IQT Fall: What do we do about China?
China’s role in the emerging quantum sector has been brought up more than once during IQT Fall panel sessions this week, and it’s easy to understand why. Several recent reports have highlighted the country’s exploits in this arena, including the claim that it now has the world’s fastest programmable quantum computer.
On Thursday the topic moved to center stage at IQT Fall, as experts discussed ongoing relations between the U.S. and China and implications of China’s rapidly developing quantum expertise in an afternoon session titled, “China and Quantum: Cooperation, Competition, and National Security.”
It might not seem like there is much potential for cooperation, at least in the vein of Thursday’s announcement from the White House that the U.S. and the U.K. are looking to enhance their cooperation on quantum information science and technology. Although Tom Stefanick, visiting fellow in the Foreign Policy program at the Brookings Institution, noted, “for the last 30 years there has been a lot of cooperation” between the U.S. and China, and that this environment has only changed in recent years with China’s rise as superpower, the decisions of its current regime and the U.S.’s reaction to China’s rise.
Terrill Frantz, professor at Harrisburg University of Science and Technology, who spent 15 years living and teaching in China, compared China to “the kid who the West used to beat on” and who now years later has grown up to be in a position of power. “I don’t know how I would behave in that situation, but it gives you a permission slip to be a little more competitive than you would normally be.”
He argued that if the West wants cooperation from China on technology issues, it needs to understand that China wants to be respected.
Frantz and Stefanick noted that China has been becoming more aggressive in its technology goals, and Frantz reiterated an observation he had made during the conference earlier in the week that China has been able to move more quickly to develop new technology standards because it pays people to do so even in the earliest stages of technology development.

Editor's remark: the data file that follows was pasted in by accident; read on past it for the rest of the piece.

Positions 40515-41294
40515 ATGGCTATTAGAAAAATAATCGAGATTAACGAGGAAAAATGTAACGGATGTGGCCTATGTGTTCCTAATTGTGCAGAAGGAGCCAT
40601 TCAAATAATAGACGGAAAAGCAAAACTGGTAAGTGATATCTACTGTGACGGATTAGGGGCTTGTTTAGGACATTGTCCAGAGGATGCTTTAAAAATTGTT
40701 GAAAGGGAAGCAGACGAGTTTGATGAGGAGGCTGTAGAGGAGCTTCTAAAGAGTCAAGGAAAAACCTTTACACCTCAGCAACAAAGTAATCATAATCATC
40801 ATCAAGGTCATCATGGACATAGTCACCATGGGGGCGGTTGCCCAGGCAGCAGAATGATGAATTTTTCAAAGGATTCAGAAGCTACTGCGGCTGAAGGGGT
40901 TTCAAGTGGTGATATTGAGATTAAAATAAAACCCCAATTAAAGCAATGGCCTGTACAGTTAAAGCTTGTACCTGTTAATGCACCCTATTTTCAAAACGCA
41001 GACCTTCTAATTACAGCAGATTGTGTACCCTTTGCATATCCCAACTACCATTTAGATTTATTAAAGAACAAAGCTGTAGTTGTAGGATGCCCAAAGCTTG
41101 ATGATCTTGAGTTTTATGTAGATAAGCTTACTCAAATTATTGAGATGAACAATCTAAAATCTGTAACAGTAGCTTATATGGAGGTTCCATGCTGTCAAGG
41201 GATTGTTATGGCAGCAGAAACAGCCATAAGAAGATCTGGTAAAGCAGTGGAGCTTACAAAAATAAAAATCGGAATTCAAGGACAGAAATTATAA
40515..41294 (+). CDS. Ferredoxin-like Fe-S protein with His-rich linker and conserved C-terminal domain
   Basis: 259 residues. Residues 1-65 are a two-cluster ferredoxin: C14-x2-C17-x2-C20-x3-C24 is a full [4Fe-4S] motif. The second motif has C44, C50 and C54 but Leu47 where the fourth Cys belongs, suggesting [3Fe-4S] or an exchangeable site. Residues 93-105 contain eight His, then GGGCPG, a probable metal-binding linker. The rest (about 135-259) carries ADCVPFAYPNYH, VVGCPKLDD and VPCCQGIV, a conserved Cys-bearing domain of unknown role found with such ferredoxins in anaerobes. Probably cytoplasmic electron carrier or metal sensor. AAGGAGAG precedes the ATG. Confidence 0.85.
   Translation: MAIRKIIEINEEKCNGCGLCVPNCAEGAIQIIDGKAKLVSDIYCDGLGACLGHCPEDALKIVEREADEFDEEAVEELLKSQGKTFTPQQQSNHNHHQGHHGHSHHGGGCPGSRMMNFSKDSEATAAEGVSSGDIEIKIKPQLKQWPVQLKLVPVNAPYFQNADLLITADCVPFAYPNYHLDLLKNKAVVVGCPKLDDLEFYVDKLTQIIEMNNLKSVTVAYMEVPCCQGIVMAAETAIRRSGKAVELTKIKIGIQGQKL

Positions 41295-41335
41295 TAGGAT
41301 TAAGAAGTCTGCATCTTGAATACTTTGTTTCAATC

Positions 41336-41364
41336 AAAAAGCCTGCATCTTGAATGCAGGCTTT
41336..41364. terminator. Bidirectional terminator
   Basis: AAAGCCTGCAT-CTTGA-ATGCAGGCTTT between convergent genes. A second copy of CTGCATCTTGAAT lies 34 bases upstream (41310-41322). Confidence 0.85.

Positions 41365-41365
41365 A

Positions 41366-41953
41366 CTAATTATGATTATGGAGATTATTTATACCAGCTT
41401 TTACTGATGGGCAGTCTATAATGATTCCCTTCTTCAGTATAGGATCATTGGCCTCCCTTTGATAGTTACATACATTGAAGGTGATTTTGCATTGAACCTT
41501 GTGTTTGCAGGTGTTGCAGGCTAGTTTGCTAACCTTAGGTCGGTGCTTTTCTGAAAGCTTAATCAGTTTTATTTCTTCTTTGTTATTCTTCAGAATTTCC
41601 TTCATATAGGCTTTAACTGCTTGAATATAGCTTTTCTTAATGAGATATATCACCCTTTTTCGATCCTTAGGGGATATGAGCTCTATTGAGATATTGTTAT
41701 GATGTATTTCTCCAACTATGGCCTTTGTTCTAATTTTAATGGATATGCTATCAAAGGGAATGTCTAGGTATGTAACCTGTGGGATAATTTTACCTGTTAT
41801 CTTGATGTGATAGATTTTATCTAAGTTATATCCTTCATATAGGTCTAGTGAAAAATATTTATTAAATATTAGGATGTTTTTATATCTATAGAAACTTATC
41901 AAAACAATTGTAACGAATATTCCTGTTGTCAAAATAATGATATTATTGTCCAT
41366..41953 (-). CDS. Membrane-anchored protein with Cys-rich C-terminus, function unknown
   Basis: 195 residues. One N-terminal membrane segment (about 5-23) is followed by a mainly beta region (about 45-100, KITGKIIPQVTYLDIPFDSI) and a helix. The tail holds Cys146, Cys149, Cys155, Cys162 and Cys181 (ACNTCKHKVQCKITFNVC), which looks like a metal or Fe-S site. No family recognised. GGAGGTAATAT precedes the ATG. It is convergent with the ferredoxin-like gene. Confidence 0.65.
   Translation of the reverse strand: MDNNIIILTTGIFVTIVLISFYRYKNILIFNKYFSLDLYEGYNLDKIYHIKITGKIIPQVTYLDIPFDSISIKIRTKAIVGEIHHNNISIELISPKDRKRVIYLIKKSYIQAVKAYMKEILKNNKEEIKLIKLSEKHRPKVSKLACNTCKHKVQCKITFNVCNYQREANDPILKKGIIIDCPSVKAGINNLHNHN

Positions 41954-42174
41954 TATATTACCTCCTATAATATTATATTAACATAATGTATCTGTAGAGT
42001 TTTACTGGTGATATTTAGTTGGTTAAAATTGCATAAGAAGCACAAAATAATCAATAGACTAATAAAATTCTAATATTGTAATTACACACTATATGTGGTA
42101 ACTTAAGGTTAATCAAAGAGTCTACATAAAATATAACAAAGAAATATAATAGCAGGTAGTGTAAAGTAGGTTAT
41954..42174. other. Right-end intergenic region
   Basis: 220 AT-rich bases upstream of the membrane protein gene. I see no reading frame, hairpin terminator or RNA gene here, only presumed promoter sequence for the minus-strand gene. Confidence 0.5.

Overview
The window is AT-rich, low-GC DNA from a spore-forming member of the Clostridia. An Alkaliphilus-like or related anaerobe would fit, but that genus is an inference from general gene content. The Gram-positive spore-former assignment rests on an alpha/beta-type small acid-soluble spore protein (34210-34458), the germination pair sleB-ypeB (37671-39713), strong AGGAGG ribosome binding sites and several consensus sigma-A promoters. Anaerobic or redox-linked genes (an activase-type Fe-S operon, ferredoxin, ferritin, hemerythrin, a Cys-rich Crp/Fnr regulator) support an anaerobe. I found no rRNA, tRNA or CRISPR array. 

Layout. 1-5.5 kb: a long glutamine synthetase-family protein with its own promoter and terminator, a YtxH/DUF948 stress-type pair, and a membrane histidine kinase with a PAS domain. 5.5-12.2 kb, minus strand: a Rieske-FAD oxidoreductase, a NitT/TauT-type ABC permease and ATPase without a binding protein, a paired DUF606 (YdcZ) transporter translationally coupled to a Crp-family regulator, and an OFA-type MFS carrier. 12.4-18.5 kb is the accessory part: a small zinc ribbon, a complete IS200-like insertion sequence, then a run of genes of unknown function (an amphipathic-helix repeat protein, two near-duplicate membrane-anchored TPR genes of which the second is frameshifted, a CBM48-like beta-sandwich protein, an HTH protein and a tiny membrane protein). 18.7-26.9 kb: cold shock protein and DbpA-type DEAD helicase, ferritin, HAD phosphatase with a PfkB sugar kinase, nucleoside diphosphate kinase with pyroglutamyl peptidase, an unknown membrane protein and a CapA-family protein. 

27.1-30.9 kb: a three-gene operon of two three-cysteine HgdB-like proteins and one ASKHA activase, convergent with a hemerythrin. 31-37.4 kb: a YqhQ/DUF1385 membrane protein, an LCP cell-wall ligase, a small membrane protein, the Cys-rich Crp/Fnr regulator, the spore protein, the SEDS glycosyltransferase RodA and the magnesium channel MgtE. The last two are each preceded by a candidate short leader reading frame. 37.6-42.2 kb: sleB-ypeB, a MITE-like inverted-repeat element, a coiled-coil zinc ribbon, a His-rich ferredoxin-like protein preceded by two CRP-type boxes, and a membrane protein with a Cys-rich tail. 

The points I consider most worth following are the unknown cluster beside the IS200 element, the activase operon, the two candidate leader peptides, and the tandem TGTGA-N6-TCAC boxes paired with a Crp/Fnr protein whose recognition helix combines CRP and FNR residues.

Laura Thomas, senior director of national security solutions at ColdQuanta, who also used to work for the CIA, said the differences between the U.S. and China continue to be rooted in ideology. “These are very different outlooks on the world,” she said. “[The two countries] have differing views of competition, and that’s absolutely the source of friction. We have very different views of the merits of international competition.”
She described China’s view of competition as involving “stealing intellectual property.” This comment came two days after John Prisco, president and CEO of Safe Quantum Incorporated, during a different IQT session expressed concern about hackers stealing encrypted data now that they will decrypt in the future using a quantum computer. “I’m sure China is copying everything it can get its hands on,” he said.
Thomas also said growing security concerns are exacerbated by the fact that national security agencies throughout the world are not responding quickly enough to technology-based threats, including those posed by quantum technology. In the national security space, “there is still a focus on recruiting the next spy when there should be more of a focus on emerging technology,” she said. “We’re just starting to wrap our heads around that shift in the national security establishment.”
She added, “15 or 20 or 30 years ago we had time to think about how to respond [to threats.] Now, software code can change things overnight. The national security mindset is still behind.”